Through hours of opening statements on Wednesday, House impeachment managers sounded a consistent theme that the U.S. Capitol insurrection did not arise spontaneously. The Democrats meticulously showed how former President Donald Trump primed his supporters to believe the election would be stolen some six months before the contest happened, delegitimized the race as it turned against him, and resorted to more extreme measures with every defeat in legal, bureaucratic and extrajudicial channels.
The crescendo of their narration capped off in never-before-seen security footage of rioters overwhelming law enforcement inside the Capitol and police radios of the assaults.
“What you are about to hear has not been made public before,” Stacey Plaskett, an impeachment manager and Delegate to the House from the Virgin Islands, said before the video started to roll.
And with it, came a cacophony of voices.
“Multiple Capitol injuries,” one voice shouts repeatedly.
Later in the video, another yells: “They’re throwing metal poles at us.”
Among the new videos that became public on Wednesday were assaults on law enforcement and rioters pursuing Officer Eugene Goodman, who heroically led the mob to chase him to divert them from Congress members.
In another video, narrated by California Rep. Eric Swalwell, now-Senate Majority Leader Chuck Schumer experienced what the impeachment manager called a “near miss” with the mob.
As Rep. Jamie Raskin, a Maryland Democrat serving as the House’s lead impeachment manager, summarized of Trump unleashing the mob: “He told them to ‘Fight like hell,’ and they brought us hell that day.”
His fellow manager, Colorado Rep. Joe Neguse, commented on those remarks.
“The president used this speech as a call to arms,” Neguse said. “It was not rhetorical.”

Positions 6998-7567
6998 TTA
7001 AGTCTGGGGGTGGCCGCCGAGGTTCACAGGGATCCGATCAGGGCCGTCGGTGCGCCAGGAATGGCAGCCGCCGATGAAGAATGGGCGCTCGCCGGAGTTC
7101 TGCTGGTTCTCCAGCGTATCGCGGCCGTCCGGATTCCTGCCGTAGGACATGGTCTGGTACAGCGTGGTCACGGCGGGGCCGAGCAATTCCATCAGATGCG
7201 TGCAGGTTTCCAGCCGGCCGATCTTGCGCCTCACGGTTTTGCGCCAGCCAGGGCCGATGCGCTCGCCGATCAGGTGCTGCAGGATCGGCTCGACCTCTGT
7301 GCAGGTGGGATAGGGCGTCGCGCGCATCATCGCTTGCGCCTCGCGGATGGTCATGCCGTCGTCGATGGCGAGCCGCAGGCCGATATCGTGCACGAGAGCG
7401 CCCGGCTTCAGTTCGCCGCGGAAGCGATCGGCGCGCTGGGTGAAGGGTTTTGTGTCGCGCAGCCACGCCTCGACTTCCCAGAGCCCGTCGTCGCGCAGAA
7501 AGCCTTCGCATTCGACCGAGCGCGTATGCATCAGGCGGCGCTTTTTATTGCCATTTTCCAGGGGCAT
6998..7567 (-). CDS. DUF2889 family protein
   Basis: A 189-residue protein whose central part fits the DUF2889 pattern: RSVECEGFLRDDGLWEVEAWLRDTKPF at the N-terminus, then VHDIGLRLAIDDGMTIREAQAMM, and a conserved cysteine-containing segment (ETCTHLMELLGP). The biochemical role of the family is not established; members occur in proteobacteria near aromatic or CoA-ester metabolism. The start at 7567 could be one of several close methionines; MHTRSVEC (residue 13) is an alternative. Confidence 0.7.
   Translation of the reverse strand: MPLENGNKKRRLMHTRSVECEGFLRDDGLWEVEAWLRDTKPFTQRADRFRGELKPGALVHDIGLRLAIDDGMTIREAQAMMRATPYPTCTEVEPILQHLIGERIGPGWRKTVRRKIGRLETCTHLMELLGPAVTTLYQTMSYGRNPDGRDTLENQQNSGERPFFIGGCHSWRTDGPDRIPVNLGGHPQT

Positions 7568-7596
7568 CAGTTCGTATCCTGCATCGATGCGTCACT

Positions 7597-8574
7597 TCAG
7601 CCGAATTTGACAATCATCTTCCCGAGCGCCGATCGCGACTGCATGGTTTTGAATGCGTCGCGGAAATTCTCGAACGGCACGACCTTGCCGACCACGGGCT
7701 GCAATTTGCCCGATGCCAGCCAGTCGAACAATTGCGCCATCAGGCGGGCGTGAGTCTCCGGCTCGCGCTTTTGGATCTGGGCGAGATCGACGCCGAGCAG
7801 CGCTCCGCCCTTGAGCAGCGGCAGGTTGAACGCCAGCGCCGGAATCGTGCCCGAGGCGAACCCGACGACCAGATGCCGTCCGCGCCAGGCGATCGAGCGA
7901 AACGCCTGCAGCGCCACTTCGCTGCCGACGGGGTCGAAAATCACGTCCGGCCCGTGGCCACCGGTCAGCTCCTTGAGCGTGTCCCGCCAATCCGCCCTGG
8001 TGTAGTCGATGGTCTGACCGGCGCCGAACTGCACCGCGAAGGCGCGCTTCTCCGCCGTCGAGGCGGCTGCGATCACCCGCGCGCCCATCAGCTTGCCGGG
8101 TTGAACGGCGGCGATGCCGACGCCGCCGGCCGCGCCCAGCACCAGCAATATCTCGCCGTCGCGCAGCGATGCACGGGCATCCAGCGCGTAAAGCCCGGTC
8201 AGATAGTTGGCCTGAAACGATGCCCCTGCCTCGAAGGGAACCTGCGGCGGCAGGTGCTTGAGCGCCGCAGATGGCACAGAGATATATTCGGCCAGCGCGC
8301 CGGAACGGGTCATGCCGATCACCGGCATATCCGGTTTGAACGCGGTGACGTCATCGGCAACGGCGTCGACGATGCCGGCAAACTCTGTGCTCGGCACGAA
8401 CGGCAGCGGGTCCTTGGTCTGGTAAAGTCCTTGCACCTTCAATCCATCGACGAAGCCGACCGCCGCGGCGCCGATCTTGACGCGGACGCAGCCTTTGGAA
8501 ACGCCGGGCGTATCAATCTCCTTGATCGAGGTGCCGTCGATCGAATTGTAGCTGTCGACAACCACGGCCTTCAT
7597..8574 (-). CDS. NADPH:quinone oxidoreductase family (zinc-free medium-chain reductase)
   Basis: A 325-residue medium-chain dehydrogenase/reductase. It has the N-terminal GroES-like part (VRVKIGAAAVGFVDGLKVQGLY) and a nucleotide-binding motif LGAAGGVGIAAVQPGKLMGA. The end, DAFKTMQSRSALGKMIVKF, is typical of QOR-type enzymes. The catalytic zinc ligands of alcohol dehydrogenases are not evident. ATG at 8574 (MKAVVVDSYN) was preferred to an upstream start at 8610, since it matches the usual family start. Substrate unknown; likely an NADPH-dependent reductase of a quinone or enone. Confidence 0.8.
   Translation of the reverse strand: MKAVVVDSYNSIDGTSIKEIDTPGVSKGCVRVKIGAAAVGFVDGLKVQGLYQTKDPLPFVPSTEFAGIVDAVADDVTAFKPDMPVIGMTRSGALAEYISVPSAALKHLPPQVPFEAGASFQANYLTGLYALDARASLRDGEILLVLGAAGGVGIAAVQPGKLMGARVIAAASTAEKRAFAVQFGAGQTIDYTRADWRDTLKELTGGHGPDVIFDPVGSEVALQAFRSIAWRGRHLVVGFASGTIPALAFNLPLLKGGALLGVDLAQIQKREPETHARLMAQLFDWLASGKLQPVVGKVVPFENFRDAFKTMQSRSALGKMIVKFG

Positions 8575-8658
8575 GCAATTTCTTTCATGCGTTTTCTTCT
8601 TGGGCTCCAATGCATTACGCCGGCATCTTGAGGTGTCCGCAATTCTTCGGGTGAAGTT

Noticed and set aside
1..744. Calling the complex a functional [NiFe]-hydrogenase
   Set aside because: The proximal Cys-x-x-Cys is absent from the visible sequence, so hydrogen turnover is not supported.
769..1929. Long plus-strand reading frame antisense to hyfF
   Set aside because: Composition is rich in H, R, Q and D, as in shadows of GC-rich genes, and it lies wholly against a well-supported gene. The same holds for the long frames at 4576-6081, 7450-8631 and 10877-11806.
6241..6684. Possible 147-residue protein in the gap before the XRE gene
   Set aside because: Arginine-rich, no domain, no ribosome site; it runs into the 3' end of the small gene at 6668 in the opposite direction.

Trump’s defenders have been quick to point out that the 45th president made passing reference to his supporters “peacefully and patriotically” making their voices heard, but another impeachment manager, Rep. Madeleine Dean (D-Penn.), noted that the fleeting remark paled in comparison to the overall message.
“President Trump used the words ‘fight’ and ‘fighting’ 20 times,” Dean counted.
But the consistent theme of the day was the siege took root long before Trump delivered that speech on the Ellipse.
Each House manager took turns showing how Trump tried to stop the count when the mail-in ballots began to favor his Democratic rival, went to the courts to overturn the results, and intimidated officials certified the results, ultimately resulting in what they allege to be one final and premeditated effort to remain in power through mob violence.
Multiple Democratic managers—California Rep. Eric Swalwell and Plaskett—called attention to the role of the group Women for America First and its leader Kylie Jane Kremer in organizing the event, which she promoted with a tweet on Dec. 19, 2020: “The calvarly is coming, Mr. President!”
The new footage adds to a veritable library available on social media, major news networks and other corners of the internet.
The U.S. has public has seen the agonizing footage of Metropolitan Police Department Officer Daniel Hodges howling in pain as a mob crushed him inside the doors of the Capitol. The nation saw the shooting of pro-Trump rioter Ashli Babbitt as throngs of people tried to break through the barricaded doors of the Speaker’s Lobby to pursue the elected officials behind it. The live-stream videos of the siege have gone viral, been screenshot in countless criminal complaints, and even been indexed by enterprising investigative journalists.
Opening statements were made possible after six Republicans joined a unanimous Democratic caucus in finding that the Senate has jurisdiction to try a former president, a right and ability enshrined in both the Constitution and precedent. That was true for President Ulysses S. Grant’s war secretary William Belknap, perhaps the most frequently cited example of a U.S. official tried in the Senate after leaving office.
Rep. Raskin found nothing in law or precedent to support the creation of what he called a “January exception.” The Senators agreed by a 56-44 margin, paving the way for the trial to officially begin.
(Screenshot from USCongress.gov)
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